Civil War tokens were minted and distributed by private interests and merchants in the United States between 1862 and 1864. They were used mainly in the Northeast and Midwest. The widespread use of the tokens was a result of the scarcity of government-issued coinage during the Civil War. From the years 1862 to 1865 metallic coins were slowly being withdrawn
from circulation. Citizens were anticipating the possible increase in
metal values and began hoarding gold, silver and copper. This phenomenon
forced merchants and tradesmen to issue their own tokens in order that trade and commerce might continue unimpeded.
There were three types of Civil War Tokens — store cards, patriotic tokens, and sutler tokens. All three types were utilized as currency, and are differentiated by their designs. The collectible value of the tokens is determined chiefly by their rarity.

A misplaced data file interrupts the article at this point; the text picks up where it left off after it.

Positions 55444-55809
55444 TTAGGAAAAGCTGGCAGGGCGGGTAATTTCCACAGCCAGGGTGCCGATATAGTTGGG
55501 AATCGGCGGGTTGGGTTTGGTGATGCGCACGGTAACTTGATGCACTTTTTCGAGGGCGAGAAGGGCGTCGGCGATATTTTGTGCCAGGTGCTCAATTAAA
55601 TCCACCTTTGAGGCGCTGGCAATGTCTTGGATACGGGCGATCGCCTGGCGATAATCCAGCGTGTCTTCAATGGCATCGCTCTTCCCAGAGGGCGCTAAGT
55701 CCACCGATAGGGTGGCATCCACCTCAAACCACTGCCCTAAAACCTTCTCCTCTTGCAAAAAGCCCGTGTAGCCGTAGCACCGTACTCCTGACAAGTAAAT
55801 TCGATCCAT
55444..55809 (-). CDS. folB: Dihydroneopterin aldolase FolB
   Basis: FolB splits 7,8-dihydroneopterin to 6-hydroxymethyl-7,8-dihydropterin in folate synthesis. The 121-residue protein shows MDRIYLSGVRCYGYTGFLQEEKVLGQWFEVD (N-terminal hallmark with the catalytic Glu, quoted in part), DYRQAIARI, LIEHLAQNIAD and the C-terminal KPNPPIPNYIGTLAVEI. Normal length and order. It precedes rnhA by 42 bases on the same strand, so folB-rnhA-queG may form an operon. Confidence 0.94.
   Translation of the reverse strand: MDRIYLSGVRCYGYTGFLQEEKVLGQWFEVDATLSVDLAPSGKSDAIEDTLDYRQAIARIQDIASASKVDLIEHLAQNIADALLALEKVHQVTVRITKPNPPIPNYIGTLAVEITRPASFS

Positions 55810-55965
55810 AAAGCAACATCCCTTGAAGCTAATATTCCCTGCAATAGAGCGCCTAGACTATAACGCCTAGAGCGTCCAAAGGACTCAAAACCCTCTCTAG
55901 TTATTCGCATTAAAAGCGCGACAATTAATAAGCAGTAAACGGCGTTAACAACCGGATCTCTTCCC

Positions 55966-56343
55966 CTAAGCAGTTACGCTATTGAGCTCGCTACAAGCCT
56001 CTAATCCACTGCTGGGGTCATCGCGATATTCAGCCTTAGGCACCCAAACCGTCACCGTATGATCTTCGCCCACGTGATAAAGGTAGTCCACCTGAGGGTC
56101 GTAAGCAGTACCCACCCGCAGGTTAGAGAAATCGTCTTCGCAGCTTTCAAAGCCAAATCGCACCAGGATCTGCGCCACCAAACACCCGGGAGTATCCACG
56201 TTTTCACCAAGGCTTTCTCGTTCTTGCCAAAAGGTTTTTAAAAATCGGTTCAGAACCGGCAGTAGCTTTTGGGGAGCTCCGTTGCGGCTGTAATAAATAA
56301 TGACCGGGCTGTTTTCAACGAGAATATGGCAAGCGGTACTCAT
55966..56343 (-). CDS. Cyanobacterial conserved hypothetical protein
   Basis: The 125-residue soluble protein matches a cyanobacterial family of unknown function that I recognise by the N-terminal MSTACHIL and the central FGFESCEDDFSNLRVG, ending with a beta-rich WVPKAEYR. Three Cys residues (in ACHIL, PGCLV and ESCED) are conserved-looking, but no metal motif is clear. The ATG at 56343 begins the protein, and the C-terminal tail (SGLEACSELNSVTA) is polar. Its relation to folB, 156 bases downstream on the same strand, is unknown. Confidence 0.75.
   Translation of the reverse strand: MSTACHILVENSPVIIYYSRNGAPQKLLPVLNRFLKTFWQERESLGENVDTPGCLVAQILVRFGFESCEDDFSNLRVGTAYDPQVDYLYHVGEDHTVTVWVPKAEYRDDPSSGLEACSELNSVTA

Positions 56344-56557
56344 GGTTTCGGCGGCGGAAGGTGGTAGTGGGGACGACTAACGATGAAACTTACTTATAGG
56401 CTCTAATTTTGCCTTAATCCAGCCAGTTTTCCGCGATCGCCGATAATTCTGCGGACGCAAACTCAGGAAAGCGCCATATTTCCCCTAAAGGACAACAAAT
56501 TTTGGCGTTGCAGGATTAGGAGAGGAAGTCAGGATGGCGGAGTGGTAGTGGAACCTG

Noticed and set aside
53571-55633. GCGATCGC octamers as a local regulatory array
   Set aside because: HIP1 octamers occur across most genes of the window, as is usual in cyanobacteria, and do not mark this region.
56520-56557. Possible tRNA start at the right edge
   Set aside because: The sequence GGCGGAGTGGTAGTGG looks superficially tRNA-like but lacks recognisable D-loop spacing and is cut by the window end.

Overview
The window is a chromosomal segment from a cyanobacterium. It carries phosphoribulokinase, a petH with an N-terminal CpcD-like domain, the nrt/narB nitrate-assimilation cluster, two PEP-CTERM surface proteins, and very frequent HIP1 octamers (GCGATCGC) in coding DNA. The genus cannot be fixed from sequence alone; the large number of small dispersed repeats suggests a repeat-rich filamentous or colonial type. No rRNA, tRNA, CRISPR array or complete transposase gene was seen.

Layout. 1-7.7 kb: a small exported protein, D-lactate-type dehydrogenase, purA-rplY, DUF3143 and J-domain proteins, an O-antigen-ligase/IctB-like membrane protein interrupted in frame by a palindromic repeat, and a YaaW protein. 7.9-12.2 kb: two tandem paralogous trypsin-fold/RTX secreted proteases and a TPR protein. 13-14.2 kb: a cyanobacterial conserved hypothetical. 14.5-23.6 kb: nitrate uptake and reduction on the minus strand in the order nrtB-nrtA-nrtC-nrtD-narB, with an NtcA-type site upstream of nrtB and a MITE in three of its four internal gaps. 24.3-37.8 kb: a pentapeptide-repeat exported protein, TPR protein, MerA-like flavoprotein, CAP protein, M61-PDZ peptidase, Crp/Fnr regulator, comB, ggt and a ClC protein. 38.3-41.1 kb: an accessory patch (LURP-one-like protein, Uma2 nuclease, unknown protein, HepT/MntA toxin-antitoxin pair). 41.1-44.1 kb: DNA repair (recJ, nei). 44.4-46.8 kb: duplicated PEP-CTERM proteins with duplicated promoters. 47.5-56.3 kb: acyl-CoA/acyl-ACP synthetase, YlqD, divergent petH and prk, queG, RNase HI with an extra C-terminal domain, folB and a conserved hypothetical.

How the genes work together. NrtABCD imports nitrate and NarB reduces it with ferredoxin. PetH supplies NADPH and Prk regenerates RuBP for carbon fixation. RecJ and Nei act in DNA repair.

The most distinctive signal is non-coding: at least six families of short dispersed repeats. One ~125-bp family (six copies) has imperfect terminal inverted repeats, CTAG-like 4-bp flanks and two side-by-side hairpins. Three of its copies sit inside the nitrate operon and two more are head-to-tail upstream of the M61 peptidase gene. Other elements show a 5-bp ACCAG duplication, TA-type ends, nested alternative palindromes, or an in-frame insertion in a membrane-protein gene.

On April 22, 1864 the United States Congress passed a law prohibiting
the issue of any one or two-cent coins, tokens or devices for use as
currency. On June 8, 1864 an additional law was passed that forbade all
private coinage. These laws brought and end to the phenomenon of Civil War tokens.
These copper and brass tokens remained largely underappreciated by mainstream U.S. coin collectors well into the twentieth century. George and Melvin Fuld’s “Patriotic Civil War Tokens,” published in 1960, helped to direct the spotlight on these interesting little tokens and collectors began to take notice. With the 150th Anniversary of the Battle of Fort Sumpter around the corner, the hobby focus on Civil War Tokens is more intense than ever. Please take a moment to peruse our offerings.